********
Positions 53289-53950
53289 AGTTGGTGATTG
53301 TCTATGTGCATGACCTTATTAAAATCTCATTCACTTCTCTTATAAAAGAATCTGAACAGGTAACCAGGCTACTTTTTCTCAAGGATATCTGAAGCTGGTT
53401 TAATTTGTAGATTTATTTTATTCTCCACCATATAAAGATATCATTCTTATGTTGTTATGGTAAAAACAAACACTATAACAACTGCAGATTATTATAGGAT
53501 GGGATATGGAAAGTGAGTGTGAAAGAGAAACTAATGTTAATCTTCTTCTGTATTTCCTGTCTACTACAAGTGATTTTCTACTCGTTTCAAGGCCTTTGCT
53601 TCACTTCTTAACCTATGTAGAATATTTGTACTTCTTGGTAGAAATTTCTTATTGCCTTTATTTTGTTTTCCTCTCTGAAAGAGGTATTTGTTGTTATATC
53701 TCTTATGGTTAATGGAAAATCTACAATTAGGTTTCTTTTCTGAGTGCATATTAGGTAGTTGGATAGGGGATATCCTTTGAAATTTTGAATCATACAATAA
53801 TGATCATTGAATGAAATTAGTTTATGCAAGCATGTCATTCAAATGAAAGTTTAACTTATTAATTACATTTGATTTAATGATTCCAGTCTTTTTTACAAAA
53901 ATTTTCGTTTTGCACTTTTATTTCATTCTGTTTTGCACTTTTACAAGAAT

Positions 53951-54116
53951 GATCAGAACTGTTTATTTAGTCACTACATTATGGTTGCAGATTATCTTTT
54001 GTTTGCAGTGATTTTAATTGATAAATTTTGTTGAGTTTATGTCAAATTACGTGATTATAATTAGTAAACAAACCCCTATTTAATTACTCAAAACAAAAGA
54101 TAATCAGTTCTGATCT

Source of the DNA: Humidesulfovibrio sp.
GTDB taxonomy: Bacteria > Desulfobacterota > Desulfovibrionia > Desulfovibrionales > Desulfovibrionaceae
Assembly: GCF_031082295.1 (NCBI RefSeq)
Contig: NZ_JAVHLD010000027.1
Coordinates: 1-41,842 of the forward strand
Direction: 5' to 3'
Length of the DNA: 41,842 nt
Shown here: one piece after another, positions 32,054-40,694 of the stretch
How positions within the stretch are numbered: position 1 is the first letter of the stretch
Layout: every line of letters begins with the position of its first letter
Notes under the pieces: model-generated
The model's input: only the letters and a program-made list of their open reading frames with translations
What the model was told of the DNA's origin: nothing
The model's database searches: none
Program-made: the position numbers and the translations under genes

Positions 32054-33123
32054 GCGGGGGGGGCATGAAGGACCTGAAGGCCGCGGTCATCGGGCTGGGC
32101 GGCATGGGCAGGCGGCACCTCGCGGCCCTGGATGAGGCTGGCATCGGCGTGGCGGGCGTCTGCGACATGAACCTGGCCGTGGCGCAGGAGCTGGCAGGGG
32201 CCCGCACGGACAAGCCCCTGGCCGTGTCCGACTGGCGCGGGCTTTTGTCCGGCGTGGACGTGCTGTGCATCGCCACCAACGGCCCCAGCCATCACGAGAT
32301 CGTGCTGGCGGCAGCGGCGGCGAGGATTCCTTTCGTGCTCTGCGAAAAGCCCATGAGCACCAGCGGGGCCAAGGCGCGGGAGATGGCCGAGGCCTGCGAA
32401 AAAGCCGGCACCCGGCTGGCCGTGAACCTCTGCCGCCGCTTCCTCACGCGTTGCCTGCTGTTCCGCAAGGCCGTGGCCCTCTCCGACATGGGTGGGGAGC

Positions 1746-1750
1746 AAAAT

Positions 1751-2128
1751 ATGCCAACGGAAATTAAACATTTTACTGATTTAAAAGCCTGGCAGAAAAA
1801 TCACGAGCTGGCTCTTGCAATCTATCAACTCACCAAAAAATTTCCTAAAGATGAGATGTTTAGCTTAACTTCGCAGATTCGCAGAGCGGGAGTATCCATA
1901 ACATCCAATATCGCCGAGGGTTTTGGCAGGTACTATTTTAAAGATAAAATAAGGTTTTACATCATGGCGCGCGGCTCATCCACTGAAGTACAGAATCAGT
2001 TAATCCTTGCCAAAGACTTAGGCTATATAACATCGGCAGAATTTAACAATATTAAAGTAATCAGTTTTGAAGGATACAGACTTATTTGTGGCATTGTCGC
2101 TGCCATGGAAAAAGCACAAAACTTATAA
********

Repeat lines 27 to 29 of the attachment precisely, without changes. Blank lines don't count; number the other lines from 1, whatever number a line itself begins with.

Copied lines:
The model's database searches: none
Program-made: the position numbers and the translations under genes

Positions 32054-33123